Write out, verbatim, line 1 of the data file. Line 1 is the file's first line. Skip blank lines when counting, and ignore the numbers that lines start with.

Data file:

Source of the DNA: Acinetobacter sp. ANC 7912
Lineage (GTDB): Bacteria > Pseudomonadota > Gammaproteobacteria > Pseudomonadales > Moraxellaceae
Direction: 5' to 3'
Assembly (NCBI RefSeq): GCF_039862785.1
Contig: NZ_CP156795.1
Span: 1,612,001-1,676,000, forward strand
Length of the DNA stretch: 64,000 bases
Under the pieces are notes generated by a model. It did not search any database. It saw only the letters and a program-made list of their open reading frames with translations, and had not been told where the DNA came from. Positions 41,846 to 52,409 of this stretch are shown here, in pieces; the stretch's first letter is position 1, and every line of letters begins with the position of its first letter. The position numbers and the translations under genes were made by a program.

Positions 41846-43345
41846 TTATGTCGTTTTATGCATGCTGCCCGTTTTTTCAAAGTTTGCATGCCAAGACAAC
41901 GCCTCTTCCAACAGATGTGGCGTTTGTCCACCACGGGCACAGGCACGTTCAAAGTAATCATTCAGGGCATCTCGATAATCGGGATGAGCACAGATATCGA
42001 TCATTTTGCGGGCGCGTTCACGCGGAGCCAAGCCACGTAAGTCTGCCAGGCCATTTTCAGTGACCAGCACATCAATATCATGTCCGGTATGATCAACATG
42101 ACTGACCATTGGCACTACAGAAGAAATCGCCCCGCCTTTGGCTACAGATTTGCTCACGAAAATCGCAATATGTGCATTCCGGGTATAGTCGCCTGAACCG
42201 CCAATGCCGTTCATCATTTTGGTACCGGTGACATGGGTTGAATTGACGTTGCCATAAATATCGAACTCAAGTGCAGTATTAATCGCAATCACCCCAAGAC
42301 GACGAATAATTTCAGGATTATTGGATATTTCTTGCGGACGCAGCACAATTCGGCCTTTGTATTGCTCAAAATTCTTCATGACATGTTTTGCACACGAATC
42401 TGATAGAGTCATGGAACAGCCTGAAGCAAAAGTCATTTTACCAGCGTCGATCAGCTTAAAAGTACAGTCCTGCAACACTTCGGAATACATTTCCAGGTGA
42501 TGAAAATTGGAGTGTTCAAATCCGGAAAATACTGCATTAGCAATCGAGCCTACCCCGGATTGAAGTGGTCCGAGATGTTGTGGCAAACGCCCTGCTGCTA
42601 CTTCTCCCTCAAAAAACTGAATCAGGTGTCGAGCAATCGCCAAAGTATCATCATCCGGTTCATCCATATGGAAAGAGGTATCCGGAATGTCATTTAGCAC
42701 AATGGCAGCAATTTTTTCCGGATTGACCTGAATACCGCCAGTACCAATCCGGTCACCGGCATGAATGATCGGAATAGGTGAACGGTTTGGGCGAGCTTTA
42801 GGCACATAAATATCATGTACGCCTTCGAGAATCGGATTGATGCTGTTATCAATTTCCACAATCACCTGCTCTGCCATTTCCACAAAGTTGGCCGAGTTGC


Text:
Source of the DNA: Acinetobacter sp. ANC 7912